primary eye irritation studies with rabbits.
Zinc borate did not induce either genotoxic effects or chromosomal
aberrations in mutagenicity studies.
Environmental fate data were waived because there is no direct or
indirect discharge resulting from production of this chemical.
Physical State: Granular
Melting Point: Greater than 550 degrees C
Particle Size: 8-20 um (mean)
Density: 40 to 50 lbs/cu. ft. (bulk)
pH: 7.6 (In deionized H20)
1. Acute Oral (LD50) in Rats - The LD50 in rats (males) was found to
be greater than 10 g/kg. Zinc borate did not produce severe signs of
toxicity in treated rats.
2. Acute Dermal Toxicity (LD50) in Rabbits - The LD50 was estimated to be
greater than 10 g/kg in both male and female albino rabbits.
3. Primary Eye Irritation in Albino Rabbits - Zinc borate was shown to be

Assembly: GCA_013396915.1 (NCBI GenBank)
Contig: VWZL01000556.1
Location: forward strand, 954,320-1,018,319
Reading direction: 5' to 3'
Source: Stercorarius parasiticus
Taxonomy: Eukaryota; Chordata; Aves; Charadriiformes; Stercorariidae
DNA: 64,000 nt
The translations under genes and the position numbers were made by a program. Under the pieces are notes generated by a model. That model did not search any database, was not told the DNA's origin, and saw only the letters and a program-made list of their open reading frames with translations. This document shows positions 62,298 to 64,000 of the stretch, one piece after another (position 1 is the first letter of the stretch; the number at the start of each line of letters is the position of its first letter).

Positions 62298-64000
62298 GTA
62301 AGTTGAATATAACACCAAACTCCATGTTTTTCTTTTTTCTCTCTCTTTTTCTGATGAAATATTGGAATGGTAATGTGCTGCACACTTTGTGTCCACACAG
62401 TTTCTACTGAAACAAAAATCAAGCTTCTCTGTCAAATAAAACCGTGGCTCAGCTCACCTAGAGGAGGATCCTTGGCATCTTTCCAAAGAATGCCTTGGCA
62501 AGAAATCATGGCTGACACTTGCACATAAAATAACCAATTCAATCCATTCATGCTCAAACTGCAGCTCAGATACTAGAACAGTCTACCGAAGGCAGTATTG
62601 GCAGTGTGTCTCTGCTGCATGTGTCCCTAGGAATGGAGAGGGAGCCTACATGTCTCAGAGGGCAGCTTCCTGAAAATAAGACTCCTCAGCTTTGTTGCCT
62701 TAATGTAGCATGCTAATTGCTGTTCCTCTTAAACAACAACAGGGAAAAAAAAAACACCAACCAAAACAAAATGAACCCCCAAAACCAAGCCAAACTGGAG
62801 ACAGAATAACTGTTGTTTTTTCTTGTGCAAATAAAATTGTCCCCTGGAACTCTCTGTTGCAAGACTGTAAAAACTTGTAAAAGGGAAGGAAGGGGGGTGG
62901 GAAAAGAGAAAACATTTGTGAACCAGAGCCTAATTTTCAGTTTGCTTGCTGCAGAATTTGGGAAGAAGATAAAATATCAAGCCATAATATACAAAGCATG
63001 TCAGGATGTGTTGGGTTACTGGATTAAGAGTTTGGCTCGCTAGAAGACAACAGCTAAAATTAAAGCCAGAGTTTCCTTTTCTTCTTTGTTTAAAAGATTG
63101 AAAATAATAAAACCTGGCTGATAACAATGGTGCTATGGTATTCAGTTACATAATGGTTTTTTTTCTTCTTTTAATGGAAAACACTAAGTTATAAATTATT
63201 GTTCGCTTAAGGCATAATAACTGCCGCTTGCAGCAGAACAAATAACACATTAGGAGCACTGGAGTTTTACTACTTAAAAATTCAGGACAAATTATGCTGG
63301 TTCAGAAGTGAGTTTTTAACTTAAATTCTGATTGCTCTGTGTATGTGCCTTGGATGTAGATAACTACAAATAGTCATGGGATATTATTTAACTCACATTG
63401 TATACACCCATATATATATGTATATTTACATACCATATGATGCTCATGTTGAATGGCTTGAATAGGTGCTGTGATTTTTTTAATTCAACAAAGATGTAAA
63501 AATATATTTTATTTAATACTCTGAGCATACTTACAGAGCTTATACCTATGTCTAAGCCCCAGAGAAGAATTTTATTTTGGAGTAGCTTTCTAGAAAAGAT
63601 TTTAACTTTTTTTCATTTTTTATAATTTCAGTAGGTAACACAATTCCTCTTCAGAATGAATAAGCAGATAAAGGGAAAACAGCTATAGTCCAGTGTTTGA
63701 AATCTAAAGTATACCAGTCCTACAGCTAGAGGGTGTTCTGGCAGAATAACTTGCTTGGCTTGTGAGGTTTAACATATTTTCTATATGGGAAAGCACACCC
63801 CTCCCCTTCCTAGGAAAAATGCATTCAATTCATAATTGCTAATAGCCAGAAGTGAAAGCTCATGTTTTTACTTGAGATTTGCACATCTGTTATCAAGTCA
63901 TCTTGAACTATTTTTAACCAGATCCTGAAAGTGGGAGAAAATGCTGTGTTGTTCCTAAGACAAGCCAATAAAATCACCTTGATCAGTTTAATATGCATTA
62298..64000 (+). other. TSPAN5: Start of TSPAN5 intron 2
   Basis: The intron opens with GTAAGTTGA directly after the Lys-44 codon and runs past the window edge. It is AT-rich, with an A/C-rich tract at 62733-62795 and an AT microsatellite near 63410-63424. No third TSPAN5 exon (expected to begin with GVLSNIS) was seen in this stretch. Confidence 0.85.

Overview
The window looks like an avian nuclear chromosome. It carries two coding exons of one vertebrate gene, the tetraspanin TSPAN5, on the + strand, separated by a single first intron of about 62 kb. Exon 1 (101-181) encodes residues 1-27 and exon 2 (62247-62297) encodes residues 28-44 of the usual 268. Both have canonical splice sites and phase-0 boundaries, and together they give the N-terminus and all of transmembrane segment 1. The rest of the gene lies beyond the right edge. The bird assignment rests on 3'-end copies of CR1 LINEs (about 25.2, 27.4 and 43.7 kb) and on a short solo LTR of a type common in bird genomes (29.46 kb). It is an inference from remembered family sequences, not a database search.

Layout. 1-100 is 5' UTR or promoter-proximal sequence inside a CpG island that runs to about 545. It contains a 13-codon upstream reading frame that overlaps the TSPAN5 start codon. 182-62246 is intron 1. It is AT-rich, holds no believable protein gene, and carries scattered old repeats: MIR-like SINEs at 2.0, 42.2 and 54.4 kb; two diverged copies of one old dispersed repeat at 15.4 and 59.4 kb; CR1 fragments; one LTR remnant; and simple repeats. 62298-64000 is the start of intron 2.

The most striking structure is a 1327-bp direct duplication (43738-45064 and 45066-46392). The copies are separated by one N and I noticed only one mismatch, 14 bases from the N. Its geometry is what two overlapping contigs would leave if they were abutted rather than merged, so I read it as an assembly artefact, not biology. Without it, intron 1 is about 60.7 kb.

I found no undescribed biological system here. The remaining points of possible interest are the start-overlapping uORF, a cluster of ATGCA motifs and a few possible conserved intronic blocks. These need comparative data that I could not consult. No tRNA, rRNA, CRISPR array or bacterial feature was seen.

an eye irritant producing mild conjunctivitis in albino rabbits.
4. Primary Dermal Irritation/Corrosivity in Albino Rabbits - The Primary
Irritation Index of zinc borate in rabbits was found to be 0.
Therefore, it is not considered to be an irritant or corrosive.
Data from acute oral and acute dermal toxicity tests place the chemical
in Toxicity Categories IV and III, respectively. These results were
duplicated in the primary eye and primary dermal irritation studies. In a
dermal sensitization study involving guinea pigs, zinc borate showed no
evidence of adverse dermal effects. Precautionary labeling language as
follows is required for this product:
"Avoid skin and eye contact. Avoid inhalation. Wash after handling."